GULF SHORES — Several Baldwin County public safety agencies gathered for a roundtable discussion on beach safety at the Gulf Shores Activity Center on Aug. 30. The discussion featured speakers …
GULF SHORES — Several Baldwin County public safety agencies gathered for a roundtable discussion on beach safety at the Gulf Shores Activity Center on Aug. 30.
The discussion featured speakers from Gulf Shores and Orange Beach Tourism, Gulf Shores Fire Department, Orange Beach Fire Department, Fort Morgan Volunteer Fire Department, Baldwin County Emergency Management Agency, Baldwin County Sheriff's Office, Baldwin County 911 and the Alabama Law Enforcement Agency.
Discussion topics included an overview of the BEach Safe campaign in Baldwin County, current beach safety initiatives, common beach hazards and potential risks, safety guidelines and best practices for beachgoers, and how to leverage partnerships with the media in promoting beach safety awareness.
According to Joethan Phillips, beach safety chief, there have been 220 rescues this year, an increase from the 153 rescues recorded last year. Weather plays a role in the number of rescues needed per year, as does an increase in tourists visiting Baldwin's sandy-white beaches.
Shepard said the city of Gulf Shores is looking to hire more lifeguards next year, increasing the amount of beach supervision.
"Lifeguarding is a tough job to get and tough job to keep. We hired 30 lifeguards this year, and we are looking to hire 40 next year," Shepard said. "And we still have 3 miles of beach in our city west of Callaway Pass that is not covered. We respond there, but we don't have the manpower right now to control that area."
According to Gulf Shores Fire and Emergency Services Chief of Staff Melvin Shepard, the biggest way for beachgoers to stay safe in open water is to be prepared and educated on safe swimming practices.
"It is important to know how to escape rip currents. You need to remain calm and float because once you start to panic it's hard to stop," Shepard said. "Check weather and surf conditions daily before going out to the beach, and if you get caught in a rip current wave and call for help."
Shepard said there are over 30,000 people enrolled in the city's free information messaging system that sends subscribers daily beach conditions, and he said that is a great way for visitors to stay safe and updated.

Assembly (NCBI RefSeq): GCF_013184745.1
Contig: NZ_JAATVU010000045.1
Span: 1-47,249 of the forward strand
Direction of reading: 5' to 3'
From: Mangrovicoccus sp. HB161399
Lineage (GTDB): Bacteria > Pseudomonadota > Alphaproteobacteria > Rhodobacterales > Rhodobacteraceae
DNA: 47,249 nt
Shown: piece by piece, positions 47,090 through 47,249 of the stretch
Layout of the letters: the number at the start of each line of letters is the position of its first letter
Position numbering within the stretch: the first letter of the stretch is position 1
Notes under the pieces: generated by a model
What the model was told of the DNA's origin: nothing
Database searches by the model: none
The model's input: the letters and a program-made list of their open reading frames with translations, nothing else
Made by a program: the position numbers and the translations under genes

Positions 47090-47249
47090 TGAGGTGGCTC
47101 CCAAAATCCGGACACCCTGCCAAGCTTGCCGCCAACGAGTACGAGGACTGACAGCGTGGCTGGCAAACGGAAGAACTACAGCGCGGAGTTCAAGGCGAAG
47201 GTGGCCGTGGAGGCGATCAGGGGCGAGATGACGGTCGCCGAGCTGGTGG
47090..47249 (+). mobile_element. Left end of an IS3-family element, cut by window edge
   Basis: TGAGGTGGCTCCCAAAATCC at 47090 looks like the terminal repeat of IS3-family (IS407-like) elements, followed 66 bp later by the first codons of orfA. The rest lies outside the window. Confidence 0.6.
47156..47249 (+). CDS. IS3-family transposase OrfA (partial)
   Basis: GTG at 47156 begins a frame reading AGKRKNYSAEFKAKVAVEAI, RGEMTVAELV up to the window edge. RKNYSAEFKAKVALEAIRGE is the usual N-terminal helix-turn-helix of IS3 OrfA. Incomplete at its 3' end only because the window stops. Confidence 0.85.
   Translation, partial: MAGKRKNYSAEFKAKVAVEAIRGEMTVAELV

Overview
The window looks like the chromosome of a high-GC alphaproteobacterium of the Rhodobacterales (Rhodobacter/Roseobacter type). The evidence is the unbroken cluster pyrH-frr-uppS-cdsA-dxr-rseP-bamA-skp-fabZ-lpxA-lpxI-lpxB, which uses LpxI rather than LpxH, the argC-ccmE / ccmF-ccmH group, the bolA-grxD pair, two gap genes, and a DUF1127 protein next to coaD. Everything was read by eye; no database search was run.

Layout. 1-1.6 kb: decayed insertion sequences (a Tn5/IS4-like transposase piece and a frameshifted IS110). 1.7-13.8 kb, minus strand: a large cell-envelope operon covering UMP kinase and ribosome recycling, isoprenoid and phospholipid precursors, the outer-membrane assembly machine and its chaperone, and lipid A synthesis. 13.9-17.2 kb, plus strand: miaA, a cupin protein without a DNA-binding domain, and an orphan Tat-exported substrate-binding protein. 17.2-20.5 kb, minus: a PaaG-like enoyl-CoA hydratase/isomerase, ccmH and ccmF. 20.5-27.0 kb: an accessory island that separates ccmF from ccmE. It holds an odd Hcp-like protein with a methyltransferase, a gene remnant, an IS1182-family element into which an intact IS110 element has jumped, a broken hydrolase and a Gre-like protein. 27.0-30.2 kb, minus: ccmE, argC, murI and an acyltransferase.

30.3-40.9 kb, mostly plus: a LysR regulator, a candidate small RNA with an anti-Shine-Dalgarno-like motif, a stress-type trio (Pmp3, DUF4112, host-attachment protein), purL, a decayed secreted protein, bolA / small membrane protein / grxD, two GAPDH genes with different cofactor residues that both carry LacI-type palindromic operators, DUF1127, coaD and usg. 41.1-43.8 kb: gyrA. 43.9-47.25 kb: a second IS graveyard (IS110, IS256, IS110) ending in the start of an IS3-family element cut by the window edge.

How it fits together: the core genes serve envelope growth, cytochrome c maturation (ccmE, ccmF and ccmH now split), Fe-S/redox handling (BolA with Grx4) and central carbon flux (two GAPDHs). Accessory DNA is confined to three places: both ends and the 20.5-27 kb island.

"Most of our efforts are focused on the text messaging system. It gets the beach conditions in their texts every day, and once they leave they can opt out," Shepard said. "We have also started putting our BEach Safe information on kids menus in local restaurants."
Shepard said that while he is always looking for more ways to educate people on beach safety, he urges swimmers to not overestimate their swimming ability and always stay alert when in the open water.
"There are still rescues and drownings on yellow and green flag days, and we pull people out on calm days as well," Shepard said. "Most people who come down here think they are a great, phenomenal swimmer, but in my experience most people shouldn't even be trusted to take baths. Parents may enroll their kids in a two-week swim instruction course, but it is important to teach your kids more than that and beyond just one session."
Shepard said parents should also refrain from using any sort of inflatable device in the water and should opt for Coast Guard-approved life jackets.
"The rule of thumb is if it can inflate, it can deflate," Shepard said.
Shepard said that by implementing these these safe swimming practices, it can also decrease the amount of times a lifeguard enters the water to perform a save, keeping the beach rescue team safer as well.
"Every time one of those kids goes out there, that is someone's baby as well. We have 19-year-old kids going out to save a stranger. We have the opportunity to reduce that impact as well," Shepard said. "It is easy to do our jobs on the beach, but we are always looking for ways to tweak it and make it better. You are not going to be able to prevent every accident from happening. There are always going to be accidents, but if we could get the reach of our BEach Safe program to 60%, I would say that is success."